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bus stop sign

This was pretty much it for Rosa Parks’ bus stop. My face pretty much explains my impression.

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We passed on the Rosa Parks Museum. Montgomery had been so underwhelming and we knew it wouldn’t compare to the museum in DC. So we walked back up to the Civil Rights Memorial, designed by Maya Lin, who created the stunning and emotional Vietnam Veterans Memorial in DC. As a big fan of architecture and the new more immersive style of memorials, I was excited to see it. 

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Civil Rights Memorial in Montgomery Alabama

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But even this disappointed. I’d expected it to be massive but it’s quite small, tucked on a little plaza to a building. It’s lovely, meticulous, tranquil — but the size limits its impact. It feels like a fountain in a mall. Sorry, Maya!

We did stumble on a cool mural commemorating the 1965 march from Selma to Montgomery. I think that was the highlight of the city visit.

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"A Mighty Walk from Selma" mural in Montgomery, Alabama

“A Mighty Walk from Selma” … luckily we came across this mural while staggering in the heat.

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Dexter Avenue King Memorial Baptist Church in Montgomery, Alabama

Yet another church that wasn’t open. When I was a kid churches were open all the time… if you needed to pop in for a quick prayer or respite from the world.

We made our way to the Dexter Avenue King Memorial Baptist Church where MLK was pastor in the late 1950s, but like the church in Savannah it was closed for a private tour. And that closed our visit to Montgomery. We got in the car, cranked the AC, and made a beeline for our stopover in Gulfport, Mississippi.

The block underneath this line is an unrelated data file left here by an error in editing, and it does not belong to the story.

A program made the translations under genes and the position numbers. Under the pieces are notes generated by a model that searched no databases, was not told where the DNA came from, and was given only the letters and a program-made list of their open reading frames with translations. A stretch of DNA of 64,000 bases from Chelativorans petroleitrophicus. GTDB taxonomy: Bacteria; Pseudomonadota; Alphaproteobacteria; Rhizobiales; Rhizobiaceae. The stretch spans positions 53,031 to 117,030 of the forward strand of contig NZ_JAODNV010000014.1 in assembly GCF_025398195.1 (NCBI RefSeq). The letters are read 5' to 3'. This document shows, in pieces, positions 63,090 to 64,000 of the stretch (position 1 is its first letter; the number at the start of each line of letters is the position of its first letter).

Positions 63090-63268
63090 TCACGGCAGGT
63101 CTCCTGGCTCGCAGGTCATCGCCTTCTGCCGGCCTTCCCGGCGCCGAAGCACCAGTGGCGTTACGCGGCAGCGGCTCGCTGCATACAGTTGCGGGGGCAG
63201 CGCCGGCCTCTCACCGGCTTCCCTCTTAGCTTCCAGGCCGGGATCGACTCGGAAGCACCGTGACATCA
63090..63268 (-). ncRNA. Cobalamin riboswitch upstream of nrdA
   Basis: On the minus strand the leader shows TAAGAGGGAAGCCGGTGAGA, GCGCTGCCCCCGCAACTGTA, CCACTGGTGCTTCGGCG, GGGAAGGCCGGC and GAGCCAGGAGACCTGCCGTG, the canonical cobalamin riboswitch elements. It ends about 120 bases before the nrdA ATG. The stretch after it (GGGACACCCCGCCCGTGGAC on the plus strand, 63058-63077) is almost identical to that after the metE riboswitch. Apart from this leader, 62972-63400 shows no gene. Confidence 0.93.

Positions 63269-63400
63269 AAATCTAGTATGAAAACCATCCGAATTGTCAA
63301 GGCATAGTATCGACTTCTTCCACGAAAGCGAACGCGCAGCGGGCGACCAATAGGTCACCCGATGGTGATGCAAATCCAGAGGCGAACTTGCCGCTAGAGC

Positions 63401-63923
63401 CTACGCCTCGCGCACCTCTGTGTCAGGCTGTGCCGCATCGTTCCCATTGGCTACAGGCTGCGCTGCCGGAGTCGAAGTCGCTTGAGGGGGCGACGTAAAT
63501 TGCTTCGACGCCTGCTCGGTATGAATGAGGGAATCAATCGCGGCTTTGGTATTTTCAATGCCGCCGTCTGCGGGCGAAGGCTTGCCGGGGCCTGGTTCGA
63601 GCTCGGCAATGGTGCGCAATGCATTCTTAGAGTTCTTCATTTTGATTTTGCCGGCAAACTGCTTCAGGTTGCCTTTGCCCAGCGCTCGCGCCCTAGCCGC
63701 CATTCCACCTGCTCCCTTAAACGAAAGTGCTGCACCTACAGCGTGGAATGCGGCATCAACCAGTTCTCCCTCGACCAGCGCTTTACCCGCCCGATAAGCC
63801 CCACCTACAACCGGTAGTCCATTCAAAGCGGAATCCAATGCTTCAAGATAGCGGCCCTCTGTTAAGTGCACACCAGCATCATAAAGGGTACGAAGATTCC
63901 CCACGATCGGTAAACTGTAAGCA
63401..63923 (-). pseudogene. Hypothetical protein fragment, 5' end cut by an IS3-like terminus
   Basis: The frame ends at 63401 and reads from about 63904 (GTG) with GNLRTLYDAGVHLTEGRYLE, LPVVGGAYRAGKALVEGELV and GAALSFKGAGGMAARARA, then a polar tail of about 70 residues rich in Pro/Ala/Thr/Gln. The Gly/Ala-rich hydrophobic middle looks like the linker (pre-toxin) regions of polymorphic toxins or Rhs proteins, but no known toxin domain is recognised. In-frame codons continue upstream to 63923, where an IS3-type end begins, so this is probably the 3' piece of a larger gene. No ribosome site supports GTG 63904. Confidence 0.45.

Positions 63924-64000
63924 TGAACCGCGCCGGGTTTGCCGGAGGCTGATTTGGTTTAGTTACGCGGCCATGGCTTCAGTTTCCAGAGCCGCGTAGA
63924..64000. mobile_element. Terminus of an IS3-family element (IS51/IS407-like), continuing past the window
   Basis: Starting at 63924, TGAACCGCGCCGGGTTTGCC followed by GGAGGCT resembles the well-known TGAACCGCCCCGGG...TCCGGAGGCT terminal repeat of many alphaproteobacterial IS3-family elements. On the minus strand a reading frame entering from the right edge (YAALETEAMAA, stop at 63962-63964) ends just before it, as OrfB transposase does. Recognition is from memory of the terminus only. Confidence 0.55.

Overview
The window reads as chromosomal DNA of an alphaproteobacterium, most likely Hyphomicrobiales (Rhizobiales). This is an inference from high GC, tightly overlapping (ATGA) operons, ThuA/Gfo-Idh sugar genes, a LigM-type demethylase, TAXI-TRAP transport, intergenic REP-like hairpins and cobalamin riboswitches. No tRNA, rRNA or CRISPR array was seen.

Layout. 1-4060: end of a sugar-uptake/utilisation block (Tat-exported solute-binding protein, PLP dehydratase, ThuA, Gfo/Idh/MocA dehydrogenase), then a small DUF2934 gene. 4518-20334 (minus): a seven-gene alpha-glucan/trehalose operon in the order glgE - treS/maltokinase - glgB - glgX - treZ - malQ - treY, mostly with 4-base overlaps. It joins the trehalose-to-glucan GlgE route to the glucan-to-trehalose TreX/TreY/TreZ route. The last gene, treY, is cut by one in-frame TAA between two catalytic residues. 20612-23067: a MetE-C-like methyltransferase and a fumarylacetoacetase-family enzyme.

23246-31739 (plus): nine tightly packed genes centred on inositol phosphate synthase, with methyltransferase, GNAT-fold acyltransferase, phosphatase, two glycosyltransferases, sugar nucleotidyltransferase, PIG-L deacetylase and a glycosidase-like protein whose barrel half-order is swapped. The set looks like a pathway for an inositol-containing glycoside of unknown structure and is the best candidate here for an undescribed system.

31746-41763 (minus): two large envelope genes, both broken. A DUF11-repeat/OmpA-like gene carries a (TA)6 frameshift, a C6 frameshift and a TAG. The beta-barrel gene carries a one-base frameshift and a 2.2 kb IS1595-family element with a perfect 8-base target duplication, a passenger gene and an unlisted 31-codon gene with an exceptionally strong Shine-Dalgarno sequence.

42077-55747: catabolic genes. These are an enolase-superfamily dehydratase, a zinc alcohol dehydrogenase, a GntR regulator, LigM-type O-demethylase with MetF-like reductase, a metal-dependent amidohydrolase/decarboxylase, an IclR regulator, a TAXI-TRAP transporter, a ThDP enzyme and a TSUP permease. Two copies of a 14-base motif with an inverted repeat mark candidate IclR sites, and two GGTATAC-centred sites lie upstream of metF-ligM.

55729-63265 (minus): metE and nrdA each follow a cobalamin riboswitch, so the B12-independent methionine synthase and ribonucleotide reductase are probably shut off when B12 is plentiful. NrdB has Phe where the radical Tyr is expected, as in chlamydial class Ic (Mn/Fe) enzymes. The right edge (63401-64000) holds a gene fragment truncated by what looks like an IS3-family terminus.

The Gulf of Mexico was pretty much what I’d heard: flat and gray and hot. For someone whose soul is fed by the ocean, I didn’t even go on the beach. Mtuseni did, and created a surprise for me that will have to wait for an October post.

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gulf pool

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Our hotel was right across from the beach and had a small pool. I plopped into it, ready to be refreshed and awakened, but it was warmer than bath water. There was no escape from that sticky heat outdoors.  

The best part of Gulfport was finally solving the mystery of the Waffle House! There was one sitting by its lonesome in a field next to our hotel. We’d started seeing the yellow-tile signs as we entered the South. They were everywhere! I had no idea what the place was. Mtuseni wasn’t curious, but I had to know.

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waffle house sign

After seeing this sign along highways across the South, we finally discovered what delights awaited inside!

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So breakfast the next morning was at the Waffle House. I love diners. I almost did my practicum documentary on a diner in college. The movie Diner is one of my all-time favorites.

I was psyched to sit at the counter and order simple over-easy eggs, bacon, and toast. After weeks of the same free buffet in hotel after hotel (where I never used that awful waffle machine) a made-to-order breakfast was heaven. I explained to Mtuseni the whole diner culture, sitting at the counter, the short order cook right in front of you, the waitress calling out orders in shorthand and knowing the regulars by name. Pure Americana. I was immediately a Waffle House fan.

And of course I had a waffle, too! (It was tasty, but I didn’t finish  it.)

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waffle house ctr

I look fat in this picture. Partly it’s the shirt — and partly it’s the effects of sitting and driving for days. For the South, I probably look anorexic.

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(Just joining us? Since everyone’s in various states of corona lockdown,  we’re reliving the Long-Distance Dad road trip from last fall! Start the journey with us back on the August 30 post. Ride along with us — in your easy chair — across 10,000 miles into October.)